Clearing Out

Wednesday is the big day. Cleaning out the beach house.

Sunday evening I relaxed after spending the afternoon letting my husband grab his favorite tools from my father’s garage before Hughes Estate Sales takes everything not now in storage. After consulting with my sister, decided to move and store very little – the rest we will sell or donate to charity. No sense spending a bunch of money on packing, moving and storage.


Decorated my parents’ room at Silverado Memory Care with my mom’s favorite paintings and charcoals by Leon Derbyshire, Seattle-based family friend. Today I learned that my father took them down, confused thinking that they were in a hotel and had to pack up to leave. He asked that I put everything down in writing for him because he keeps forgetting.

My husband has had fun wearing one of my dad’s big straw hats. He insists that he met me years ago in the mid-80’s as I studied on the beach, and that he was intimidated by my father wearing a big straw hat and sunglasses as he stood on their second floor deck keeping a watchful eye on his daughter and her would-be suitor. My dad scared him off back then, but welcomed him in our life when I was thirty-one.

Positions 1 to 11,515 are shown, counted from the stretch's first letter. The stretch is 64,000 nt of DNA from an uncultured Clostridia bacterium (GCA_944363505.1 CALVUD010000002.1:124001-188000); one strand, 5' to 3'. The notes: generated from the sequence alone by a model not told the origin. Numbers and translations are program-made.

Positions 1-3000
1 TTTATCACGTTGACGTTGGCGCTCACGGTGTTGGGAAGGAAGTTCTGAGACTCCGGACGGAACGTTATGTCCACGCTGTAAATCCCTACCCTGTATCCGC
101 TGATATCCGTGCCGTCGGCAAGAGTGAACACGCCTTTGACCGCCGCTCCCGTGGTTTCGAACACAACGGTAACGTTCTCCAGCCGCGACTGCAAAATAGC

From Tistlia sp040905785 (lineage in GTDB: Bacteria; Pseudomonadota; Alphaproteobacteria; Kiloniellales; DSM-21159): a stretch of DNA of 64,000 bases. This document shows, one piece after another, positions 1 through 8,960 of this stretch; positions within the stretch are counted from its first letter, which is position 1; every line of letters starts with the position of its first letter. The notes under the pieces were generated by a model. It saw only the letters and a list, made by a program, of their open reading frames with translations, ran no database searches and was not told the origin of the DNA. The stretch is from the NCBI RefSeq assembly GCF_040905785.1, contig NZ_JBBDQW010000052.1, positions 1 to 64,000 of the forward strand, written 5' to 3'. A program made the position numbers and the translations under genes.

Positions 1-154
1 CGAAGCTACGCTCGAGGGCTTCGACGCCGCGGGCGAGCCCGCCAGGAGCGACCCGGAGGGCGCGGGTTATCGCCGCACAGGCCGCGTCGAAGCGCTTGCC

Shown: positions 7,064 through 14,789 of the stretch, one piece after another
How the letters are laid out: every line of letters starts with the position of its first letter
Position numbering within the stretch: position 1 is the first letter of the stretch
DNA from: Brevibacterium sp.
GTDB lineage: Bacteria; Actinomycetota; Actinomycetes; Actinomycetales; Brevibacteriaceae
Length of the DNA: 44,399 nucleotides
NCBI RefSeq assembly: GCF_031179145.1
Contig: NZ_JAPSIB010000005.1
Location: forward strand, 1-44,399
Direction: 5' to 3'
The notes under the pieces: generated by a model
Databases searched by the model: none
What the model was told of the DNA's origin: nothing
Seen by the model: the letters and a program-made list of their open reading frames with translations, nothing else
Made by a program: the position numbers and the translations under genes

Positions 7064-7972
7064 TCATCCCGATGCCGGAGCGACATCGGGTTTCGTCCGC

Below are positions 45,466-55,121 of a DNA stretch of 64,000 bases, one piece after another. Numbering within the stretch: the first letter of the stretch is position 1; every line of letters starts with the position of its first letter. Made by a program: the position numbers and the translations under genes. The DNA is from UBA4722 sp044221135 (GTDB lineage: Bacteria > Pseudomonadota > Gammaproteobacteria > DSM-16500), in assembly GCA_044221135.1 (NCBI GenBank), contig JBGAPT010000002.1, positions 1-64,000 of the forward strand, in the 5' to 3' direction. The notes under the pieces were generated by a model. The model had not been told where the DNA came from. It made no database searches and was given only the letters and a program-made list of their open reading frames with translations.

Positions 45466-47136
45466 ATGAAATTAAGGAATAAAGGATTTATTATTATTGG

Broken Brain

Broken Brain

Brain broken
Frustrating
Do not remember
Must constantly relearn
Brain not functioning properly
Not functioning as it once did
Must constantly relearn
Damn, I hate bipolar disorder

So….who are you?

As I begin my training as a Hearing Advocate for those involuntarily hospitalized, I found this post timely. Finding My Sunshine is a mother, wife and PhD student living with Bipolar disorder. In this post, she describes her experience with involuntary hospitalization and multiple ECT sessions administered while prescribed Lithium, resulting in severe memory loss. Through rehabilitation much of her memory is returning, but she does not recall everything about her hospitalization.

Finding My Sunshine

One of the major side effects of ECT is short term memory loss. And, boy, did it affect me.

I underwent ECT thrice weekly for ten sessions in the locked ward. Which, incidentally, reminds me. Recently I was considering my time in hospital and found it remarkable that when you are first involuntarily frog marched to a locked ward it is a major crush to the soul. You’re all “let me out of here! I’m being held against my will!” you pound your fists on the air lock doors and almost inevitably get told that you are going to be given something to “calm down”, which actually sounds quite pleasant until you are stabbed with a hypodermic needle. Then a few weeks later, after you have settled in, you’re all “welcome to my crib. Bitch.” Institutionalization at its finest. Clearly a topic for another time.

Anyway, back to my terrible…

View original post 466 more words